Secondary school students could soon find themselves no longer required to wear face coverings.
Education Secretary Gavin Williamson has said the government plans to lift the requirement for pupils in England as part of the third step of its roadmap out of lockdown.
This would mean no earlier than 17 May.
Mr Williamson told the Telegraph: “As infection rates continue to decline and our vaccination programme rolls out successfully, we plan to remove the requirement for face coverings in the classroom at step three of the roadmap.
“Removing face masks will hugely improve interactions between teachers and students, while all other school safety measures will remain in place to help keep the virus out of classrooms.”
But the move is not popular with a group of teaching unions and scientists, who have written to Mr Williamson calling for the rule to remain until at least 21 June.
Their letter warned that an estimated 43,000 children and 114,000 school staff are thought to be suffering from long COVID, where the symptoms of coronavirus last for many months after the initial infection is over.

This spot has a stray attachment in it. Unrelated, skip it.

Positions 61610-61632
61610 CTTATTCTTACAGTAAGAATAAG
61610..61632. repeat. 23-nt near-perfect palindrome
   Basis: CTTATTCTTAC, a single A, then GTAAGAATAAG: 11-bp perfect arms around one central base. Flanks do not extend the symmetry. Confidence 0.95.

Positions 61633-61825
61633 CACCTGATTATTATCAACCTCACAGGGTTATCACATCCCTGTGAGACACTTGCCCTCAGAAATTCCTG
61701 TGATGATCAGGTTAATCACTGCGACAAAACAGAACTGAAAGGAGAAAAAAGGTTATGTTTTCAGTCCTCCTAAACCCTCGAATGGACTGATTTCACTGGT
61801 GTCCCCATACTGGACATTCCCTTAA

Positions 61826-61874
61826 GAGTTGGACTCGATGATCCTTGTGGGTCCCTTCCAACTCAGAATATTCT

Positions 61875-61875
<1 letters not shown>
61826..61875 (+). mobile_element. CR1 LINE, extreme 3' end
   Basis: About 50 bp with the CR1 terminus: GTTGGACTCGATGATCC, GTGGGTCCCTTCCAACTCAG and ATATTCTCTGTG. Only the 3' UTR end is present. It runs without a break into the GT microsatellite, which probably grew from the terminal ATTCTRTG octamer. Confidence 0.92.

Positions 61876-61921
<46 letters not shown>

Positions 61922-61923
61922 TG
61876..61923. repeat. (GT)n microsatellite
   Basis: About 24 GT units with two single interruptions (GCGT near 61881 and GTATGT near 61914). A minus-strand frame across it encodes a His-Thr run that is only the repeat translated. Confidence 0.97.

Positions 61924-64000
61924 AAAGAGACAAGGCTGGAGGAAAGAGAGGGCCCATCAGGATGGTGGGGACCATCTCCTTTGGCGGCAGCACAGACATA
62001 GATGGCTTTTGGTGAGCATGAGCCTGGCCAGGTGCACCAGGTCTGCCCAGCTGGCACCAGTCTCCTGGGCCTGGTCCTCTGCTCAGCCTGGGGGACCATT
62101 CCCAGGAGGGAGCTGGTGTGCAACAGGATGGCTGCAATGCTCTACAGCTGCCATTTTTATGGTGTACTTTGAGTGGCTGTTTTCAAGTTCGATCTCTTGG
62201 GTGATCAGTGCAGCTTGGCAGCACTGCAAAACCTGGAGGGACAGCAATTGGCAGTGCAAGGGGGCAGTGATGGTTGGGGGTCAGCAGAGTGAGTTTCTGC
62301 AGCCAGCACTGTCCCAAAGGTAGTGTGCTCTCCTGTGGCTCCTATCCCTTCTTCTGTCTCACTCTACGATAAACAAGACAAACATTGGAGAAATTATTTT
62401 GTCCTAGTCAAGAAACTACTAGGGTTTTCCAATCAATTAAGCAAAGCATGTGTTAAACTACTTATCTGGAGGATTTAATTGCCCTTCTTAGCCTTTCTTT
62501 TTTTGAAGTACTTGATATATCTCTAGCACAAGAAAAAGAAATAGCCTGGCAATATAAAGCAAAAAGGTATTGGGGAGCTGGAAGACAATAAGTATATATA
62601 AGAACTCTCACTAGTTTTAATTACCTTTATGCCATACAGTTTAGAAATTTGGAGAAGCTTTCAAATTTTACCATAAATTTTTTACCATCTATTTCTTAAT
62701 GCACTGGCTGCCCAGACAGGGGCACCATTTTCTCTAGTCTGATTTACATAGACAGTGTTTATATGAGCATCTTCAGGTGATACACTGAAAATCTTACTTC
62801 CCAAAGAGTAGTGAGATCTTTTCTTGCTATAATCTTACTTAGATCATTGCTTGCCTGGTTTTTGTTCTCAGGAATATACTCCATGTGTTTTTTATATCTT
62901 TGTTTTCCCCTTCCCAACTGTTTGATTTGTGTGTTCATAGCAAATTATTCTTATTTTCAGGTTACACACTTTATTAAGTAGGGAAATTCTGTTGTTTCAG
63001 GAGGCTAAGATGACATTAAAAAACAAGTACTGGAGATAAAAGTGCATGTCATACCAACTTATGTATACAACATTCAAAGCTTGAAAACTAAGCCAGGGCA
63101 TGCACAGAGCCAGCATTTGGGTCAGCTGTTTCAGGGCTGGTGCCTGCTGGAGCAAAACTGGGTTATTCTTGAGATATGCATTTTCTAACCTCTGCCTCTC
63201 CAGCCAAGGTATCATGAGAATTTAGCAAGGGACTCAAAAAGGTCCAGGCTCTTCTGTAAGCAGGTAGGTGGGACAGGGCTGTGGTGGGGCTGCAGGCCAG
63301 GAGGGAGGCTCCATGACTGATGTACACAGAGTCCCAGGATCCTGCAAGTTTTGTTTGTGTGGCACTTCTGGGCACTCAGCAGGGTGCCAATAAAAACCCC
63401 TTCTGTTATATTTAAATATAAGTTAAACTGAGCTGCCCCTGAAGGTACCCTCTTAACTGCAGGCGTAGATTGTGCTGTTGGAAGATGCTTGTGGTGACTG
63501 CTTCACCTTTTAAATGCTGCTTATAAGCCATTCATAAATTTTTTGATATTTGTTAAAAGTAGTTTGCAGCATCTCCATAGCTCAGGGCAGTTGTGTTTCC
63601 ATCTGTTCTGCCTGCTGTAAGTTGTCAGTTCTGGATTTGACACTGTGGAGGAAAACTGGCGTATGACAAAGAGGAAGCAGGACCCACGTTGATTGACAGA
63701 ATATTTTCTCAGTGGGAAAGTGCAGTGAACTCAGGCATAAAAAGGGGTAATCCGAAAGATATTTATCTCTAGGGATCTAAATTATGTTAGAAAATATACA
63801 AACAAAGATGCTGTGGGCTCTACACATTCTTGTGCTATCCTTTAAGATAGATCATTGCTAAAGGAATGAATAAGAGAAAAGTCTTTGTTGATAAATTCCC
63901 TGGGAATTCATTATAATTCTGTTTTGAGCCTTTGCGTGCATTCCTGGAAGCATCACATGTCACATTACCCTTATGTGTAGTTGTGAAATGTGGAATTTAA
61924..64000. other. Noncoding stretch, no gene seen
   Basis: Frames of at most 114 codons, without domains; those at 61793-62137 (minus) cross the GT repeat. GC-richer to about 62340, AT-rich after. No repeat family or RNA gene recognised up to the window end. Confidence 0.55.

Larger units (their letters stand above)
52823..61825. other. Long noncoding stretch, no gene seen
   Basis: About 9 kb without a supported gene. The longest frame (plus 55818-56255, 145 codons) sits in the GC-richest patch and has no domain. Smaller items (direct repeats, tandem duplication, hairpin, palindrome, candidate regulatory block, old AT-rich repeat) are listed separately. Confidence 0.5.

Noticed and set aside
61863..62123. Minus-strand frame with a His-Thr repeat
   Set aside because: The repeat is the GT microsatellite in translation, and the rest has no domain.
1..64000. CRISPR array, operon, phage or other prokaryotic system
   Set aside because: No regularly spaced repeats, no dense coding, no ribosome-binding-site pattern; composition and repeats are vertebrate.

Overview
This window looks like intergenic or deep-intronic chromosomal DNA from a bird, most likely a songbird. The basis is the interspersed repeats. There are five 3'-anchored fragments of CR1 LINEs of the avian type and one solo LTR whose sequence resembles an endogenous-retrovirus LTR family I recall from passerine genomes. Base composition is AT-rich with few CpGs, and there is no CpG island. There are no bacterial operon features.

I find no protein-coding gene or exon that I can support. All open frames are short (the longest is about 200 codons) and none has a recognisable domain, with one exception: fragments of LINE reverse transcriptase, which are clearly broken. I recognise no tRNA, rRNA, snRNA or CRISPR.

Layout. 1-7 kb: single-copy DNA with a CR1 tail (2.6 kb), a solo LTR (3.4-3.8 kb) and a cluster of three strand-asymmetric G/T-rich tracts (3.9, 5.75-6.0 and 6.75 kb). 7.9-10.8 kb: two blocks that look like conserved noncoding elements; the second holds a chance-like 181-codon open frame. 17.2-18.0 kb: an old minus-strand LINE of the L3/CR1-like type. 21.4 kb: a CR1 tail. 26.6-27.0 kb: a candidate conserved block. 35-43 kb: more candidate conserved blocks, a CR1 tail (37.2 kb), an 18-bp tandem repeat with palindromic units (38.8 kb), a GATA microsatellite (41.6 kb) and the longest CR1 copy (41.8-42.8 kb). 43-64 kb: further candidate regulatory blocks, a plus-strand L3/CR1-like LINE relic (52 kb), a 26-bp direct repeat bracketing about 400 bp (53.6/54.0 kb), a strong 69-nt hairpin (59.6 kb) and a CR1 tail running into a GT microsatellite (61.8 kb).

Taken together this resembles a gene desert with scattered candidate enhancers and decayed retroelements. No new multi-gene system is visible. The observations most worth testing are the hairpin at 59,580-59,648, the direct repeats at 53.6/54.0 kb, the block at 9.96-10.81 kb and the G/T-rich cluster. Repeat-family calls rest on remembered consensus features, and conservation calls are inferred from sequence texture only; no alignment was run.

The letter said: “To strip these necessary protections, when there are already too few mitigation measures in schools, and when rates of COVID-19 are still significant, would have consequences for the health of our children and their parents as well as their communities.”
A Department for Education spokesperson said: “As infection rates continue to decline and our vaccination programme rolls out successfully, we plan to remove the requirement for face coverings in the classroom in line with step three of the roadmap.
“Virus transmission in schools continues to drop, with the latest data showing a significant decrease in students and staff testing positive and cases isolated quickly thanks to our twice-weekly rapid testing programme.”
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